The senior executive’s comment about representing Satan if he paid brings to mind an old argument among PR agencies: whether all organizations have a right to public relations counsel, the way they have a right to legal counsel. Some see PR as the means for organizations to get a fair hearing of their points of view in the public forum, and therefore feel that PR is a right. Others disagree and point to organizations that are unethical (such as racist groups or companies that sell products that have been proven harmful, like guns and tobacco). I do not believe PR counsel is a right. The way I see it, if a PR firm loyally represents an organization, as called for in PRSA’s core values, and the organization is unethical or wants the PR firm to behave unethically, the PR firm harms the public interest.

In the third story a communications professional knowingly lied to the media. Perhaps he tried to counsel his boss that lying about the size of the crowd would harm, not help, his reputation, and his boss wouldn’t listen. If that were the case, he didn’t have the guts to stand up to his boss. Caving under pressure made him an accomplice to his boss’s unethical behavior.

The communications director in the third story was in a position many PR professionals find themselves in at some point in their careers: being told to lie. This feels like a no-win situation. When a client wants its PR agency to lie and the agency can’t dissuade the client from that course of action, the agency either acts unethically or risks losing the client. Inhouse PR staff also risk being fired if they refuse to communicate disinformation. Lose a job (or client), or act unethically?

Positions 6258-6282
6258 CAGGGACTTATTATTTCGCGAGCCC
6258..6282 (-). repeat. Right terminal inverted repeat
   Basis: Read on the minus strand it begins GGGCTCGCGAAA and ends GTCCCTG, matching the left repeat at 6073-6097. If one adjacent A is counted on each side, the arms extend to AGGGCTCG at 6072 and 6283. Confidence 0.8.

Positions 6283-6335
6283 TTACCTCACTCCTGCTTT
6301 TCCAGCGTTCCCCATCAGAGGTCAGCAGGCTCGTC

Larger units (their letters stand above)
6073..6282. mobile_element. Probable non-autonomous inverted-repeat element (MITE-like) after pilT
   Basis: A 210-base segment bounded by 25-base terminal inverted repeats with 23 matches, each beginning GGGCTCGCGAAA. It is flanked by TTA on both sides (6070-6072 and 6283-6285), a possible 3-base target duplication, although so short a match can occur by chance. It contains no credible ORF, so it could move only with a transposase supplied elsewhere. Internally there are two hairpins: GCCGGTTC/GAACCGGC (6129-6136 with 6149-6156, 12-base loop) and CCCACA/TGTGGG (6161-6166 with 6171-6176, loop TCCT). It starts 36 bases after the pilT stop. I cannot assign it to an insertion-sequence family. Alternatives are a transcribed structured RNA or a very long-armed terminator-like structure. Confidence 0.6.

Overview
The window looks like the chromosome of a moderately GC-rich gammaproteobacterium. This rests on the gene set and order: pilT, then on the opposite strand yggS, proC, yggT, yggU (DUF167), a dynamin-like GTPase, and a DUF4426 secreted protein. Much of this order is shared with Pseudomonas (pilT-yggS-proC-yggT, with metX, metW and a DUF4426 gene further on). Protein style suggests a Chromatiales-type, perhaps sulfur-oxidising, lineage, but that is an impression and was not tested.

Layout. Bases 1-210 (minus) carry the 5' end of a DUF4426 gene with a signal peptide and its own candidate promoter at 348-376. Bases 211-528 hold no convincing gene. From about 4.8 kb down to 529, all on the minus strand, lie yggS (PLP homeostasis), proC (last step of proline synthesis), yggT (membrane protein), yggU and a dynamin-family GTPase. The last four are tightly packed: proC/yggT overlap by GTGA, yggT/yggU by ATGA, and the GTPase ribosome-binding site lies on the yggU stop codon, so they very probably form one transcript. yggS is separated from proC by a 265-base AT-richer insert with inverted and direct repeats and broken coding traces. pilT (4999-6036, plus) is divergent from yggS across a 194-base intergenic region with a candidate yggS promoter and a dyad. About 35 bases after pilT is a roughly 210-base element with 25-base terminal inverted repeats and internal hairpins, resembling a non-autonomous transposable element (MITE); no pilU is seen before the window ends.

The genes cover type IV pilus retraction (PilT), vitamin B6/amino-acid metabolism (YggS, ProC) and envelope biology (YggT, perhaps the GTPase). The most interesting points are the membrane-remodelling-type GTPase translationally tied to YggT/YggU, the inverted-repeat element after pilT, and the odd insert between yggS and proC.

An ever-increasing amount of disinformation is being spread these days, causing the public to wonder what is true and what is not. The most important factor in establishing credibility is trust in the source of the information, which in turn depends on ethical behavior by the source. Ethics in communication has never been more important.

The PR industry suffers a lack of trust. It is negatively perceived and criticized by many journalists and watchdog groups (such as PR Watch) for unethical behavior. PR pros are seen by many people as aiding and abetting the organizations they work for in deliberately deceiving the media and the public. Senior level PR professionals have access to top executives, with the opportunity and responsibility to counsel them. As the song in the Broadway show “Hamilton” says, they are “in the room where it happens,” and they have a professional duty to use their influence to advocate for ethical actions. Those who go along to get along show a lack of public relations ethics and cause distrust in public relations.